Dr. Juan Andrés Bisset, one of Cuba’s leading entomologists, will be a featured speaker at the 2016 International Congress of Entomology (ICE 2016) in Orlando, Florida. Dr. Bisset, head of the Vector Control Department at the Pedro Kouri Institute of Tropical Medicine and an advisor to the Cuban Public Health Ministry, will deliver an invitational lecture called “Aedes aegypti Management Strategies for Dengue Control in Cuba” at a special symposium.
“When I received my first passport as a Brazilian citizen, it was stamped ‘not valid’ for Cuba,” said Dr. Walter Leal, one of the Co-Chairs of ICE 2016. “That sparked a curiosity about that country. After I become an entomologist and a U.S. citizen, my curiosity shifted toward entomology in Cuba. Fast forward to today: The International Congress of Entomology could not justify its theme, ‘Entomology without Borders,’ if we did not have at least one delegate from Cuba. We are absolutely delighted to host Dr. Juan Bisset, who will tell us how they control Aedes aegypti and mitigate transmission of dengue. We welcome Dr. Bisset, his knowledge, and input.”
ICE 2016 Co-Chair Alvin Simmons added that “We are dedicated to providing a premier Congress experience for 7,000-8,000 international attendees. This includes fostering an environment of scientific breadth and all-inclusiveness, so it is quite fitting for participation from Cuba to be a part of this historical event.”
Dr. Bisset has been involved in multiple issues related to the control of vector-borne diseases, including those transmitted by the mosquitoes Culex quinquefasciatus, Anopheles albimanus, and Aedes aegypti. His main research, which has been published in 106 scientific papers, focuses on ecology, dynamic population of insects, insecticide resistance, and resistance mechanisms. He has participated in more than 45 technical activities as an adviser on malaria and dengue vector control in Latin American countries since 1990, and he has given numerous lectures and presentations in Cuba and other countries. In addition, he has received 18 international and national awards for his work.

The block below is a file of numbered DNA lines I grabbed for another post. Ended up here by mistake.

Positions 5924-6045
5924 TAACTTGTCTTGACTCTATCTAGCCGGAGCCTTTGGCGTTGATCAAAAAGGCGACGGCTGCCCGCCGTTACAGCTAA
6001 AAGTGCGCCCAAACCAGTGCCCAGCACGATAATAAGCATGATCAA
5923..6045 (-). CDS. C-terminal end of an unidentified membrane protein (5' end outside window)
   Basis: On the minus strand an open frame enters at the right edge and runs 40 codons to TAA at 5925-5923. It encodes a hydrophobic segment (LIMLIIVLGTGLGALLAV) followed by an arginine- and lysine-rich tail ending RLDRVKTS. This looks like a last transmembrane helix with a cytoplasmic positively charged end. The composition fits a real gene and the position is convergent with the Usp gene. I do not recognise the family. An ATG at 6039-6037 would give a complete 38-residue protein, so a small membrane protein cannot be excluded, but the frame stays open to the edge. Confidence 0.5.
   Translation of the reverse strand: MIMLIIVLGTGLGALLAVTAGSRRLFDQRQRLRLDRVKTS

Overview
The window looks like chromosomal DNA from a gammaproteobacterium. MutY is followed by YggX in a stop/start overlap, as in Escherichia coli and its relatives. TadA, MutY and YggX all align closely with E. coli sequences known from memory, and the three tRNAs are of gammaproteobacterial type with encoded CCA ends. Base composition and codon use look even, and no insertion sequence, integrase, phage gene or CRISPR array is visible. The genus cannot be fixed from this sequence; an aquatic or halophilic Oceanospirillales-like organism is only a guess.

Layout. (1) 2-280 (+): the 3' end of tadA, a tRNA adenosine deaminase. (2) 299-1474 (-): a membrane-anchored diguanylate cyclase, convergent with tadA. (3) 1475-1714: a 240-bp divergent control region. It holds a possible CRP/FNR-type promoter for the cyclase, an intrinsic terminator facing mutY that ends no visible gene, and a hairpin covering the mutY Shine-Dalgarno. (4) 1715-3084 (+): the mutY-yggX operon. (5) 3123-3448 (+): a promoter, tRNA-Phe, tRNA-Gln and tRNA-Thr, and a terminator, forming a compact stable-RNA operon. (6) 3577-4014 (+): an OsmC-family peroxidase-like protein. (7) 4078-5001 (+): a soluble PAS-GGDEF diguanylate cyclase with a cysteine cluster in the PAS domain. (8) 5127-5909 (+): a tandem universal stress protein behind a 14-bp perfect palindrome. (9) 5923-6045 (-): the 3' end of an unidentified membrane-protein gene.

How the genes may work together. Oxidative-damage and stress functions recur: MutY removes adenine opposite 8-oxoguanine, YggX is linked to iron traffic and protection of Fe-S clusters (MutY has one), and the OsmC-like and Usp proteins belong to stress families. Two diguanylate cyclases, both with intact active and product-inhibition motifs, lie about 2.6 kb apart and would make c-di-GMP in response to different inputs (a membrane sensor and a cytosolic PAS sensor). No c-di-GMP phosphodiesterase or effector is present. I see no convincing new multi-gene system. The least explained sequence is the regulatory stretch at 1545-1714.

The International Congress of Entomology is held once every four years in different countries around the world. ICE 2016 will be held September 25-30, 2016 in Orlando, Florida. This Congress, which will be held simultaneously with the annual meetings of the Entomological Society of America, the Entomological Society of Canada, and other organizations, promises to be the largest gathering of insect scientists in history.
Each Congress provides a forum for scientists, researchers, academia, technicians, government, and industry representatives to discuss the latest research and innovations in the many diverse fields of entomology, to share expertise in their specific fields of interest, and to present their research and products. The week-long meetings allow participants to meet others from around the world with similar focus areas and to form important networks to collaborate and share knowledge, with an overarching goal of supporting and protecting the world’s population through better science.
For more information about the 2016 International Congress of Entomology, please visit http://ice2016orlando.org.